The only thing that has stuck with me is how a lot of people were saying I promote gang violence. What’s crazy to me is how anyone can say that when photos of guns have been around for decades and it’s been called “documenting.” Do photos of the military promote war? Does a photo of a Big Mac promote obesity?

What do you want people to think about when looking at your photos?

Firstly, I honestly just want people to know there’s a side of the world the media isn’t showing. Detroit is beautiful and always has been. Every single part of Detroit! There’s so much attention on the rebuilding of Detroit and that’s awesome, but what no one is talking about is how families are being pushed out because of all the renovation. When I think of Detroit I think of the hood I grew up in, so when they say Detroit is on the rise I look at my hood and see that it’s either getting worse or that it’s the same.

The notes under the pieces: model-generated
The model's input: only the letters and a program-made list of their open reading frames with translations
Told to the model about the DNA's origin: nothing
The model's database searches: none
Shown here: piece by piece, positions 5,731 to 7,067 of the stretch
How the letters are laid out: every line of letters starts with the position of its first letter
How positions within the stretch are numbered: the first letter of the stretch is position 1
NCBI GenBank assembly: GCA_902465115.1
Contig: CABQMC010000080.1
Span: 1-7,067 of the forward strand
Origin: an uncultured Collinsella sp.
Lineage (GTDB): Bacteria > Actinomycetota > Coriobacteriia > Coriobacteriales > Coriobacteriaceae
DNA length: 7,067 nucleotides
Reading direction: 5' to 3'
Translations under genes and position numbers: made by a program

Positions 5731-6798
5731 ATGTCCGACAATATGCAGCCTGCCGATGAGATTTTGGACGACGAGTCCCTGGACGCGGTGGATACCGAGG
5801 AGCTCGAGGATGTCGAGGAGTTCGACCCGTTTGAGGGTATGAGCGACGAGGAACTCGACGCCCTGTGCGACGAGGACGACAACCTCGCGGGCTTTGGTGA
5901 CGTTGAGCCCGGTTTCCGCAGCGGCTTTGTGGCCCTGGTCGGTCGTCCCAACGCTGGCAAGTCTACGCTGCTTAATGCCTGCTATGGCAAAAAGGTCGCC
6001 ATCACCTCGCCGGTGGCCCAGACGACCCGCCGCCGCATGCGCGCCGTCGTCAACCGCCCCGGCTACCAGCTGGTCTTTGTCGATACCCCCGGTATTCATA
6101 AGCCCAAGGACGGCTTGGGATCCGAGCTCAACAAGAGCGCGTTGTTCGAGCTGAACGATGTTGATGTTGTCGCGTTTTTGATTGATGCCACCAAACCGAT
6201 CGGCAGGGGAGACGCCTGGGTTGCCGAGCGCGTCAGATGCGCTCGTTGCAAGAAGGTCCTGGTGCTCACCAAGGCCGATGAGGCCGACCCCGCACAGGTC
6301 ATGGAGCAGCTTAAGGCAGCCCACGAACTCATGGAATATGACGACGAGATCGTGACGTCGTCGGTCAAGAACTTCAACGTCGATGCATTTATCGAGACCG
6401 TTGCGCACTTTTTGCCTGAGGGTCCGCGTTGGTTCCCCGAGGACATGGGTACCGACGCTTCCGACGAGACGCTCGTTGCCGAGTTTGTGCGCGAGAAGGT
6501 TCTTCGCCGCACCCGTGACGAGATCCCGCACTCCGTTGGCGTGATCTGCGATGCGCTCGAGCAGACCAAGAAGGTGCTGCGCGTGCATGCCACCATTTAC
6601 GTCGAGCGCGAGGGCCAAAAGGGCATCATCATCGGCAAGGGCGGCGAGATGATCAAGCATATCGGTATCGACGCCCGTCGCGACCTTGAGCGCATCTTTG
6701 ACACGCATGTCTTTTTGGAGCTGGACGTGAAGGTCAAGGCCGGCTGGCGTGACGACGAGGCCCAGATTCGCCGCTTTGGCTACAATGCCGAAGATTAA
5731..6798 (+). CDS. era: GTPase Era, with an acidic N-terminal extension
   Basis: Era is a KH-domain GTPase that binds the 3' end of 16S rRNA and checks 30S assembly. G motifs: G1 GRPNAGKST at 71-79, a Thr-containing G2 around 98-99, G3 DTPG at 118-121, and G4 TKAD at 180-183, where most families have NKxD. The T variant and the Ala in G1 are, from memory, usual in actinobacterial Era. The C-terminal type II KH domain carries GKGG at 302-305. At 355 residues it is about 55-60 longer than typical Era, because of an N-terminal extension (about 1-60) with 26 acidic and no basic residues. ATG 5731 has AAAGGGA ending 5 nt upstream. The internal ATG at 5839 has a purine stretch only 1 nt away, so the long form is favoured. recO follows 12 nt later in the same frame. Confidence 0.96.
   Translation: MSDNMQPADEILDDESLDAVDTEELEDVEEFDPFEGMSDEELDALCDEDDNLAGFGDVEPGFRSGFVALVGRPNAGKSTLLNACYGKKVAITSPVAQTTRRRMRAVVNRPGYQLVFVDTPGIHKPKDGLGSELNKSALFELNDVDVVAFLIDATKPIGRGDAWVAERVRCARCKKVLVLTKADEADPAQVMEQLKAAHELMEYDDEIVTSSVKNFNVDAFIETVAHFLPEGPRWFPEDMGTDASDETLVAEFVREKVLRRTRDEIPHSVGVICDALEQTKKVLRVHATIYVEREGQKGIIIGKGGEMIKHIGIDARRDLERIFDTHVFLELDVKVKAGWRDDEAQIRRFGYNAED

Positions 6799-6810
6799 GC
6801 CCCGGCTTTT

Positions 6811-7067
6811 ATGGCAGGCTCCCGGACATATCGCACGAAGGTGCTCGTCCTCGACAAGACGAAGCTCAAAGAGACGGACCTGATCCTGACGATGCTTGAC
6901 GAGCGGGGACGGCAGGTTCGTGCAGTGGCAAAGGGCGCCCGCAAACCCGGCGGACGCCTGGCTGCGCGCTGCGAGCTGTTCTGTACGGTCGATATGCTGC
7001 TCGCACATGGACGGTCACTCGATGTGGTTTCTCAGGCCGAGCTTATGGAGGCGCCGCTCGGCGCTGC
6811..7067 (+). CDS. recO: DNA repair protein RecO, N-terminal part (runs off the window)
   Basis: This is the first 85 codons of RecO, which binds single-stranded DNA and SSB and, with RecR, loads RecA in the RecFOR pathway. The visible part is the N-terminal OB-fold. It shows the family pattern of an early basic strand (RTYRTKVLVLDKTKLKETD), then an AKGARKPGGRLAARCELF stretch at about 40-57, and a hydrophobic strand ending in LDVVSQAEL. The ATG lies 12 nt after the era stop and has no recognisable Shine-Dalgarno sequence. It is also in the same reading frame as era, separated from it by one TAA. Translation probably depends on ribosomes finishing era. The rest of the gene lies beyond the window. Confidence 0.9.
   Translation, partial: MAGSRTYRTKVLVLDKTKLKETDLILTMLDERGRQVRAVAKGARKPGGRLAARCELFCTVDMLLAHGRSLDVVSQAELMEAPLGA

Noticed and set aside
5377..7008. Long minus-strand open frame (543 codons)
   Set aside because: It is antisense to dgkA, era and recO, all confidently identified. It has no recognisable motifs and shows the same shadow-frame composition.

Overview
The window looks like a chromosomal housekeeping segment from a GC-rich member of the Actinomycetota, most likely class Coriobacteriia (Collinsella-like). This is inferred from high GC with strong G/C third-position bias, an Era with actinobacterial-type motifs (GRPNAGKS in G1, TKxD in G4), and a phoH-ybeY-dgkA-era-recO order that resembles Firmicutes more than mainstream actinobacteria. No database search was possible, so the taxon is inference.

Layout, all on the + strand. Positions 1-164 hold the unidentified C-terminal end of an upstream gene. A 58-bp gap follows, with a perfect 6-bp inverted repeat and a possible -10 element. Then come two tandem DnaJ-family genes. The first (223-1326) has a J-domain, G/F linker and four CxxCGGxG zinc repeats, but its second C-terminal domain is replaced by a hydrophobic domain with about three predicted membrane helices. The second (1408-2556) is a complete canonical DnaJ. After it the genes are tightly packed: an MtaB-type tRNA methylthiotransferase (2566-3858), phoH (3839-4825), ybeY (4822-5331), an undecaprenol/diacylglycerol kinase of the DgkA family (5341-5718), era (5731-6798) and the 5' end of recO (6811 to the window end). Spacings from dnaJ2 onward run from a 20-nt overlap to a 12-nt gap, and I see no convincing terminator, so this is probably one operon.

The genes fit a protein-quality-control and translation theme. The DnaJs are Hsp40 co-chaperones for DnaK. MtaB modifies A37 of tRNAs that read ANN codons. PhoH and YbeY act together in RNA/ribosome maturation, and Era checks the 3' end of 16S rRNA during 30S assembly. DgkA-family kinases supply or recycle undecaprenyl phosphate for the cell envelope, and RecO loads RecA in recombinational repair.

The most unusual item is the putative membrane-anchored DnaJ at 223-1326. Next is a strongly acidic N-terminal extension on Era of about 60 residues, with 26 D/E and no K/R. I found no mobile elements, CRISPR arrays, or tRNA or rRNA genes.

What does Detroit mean to you? How does Detroit inspire you?

Detroit means everything to me. To me Detroit is the best city on earth. I feel like being born and raised in Detroit you’re already so open to the world around you. Even when we’re down and out we fight back and work our way back to the top. We’re a city of hard working people and that inspires me.

When I think of Detroit I think of the hood I grew up in, so when they say Detroit is on the rise I look at my hood and see that it’s either getting worse or that it’s the same.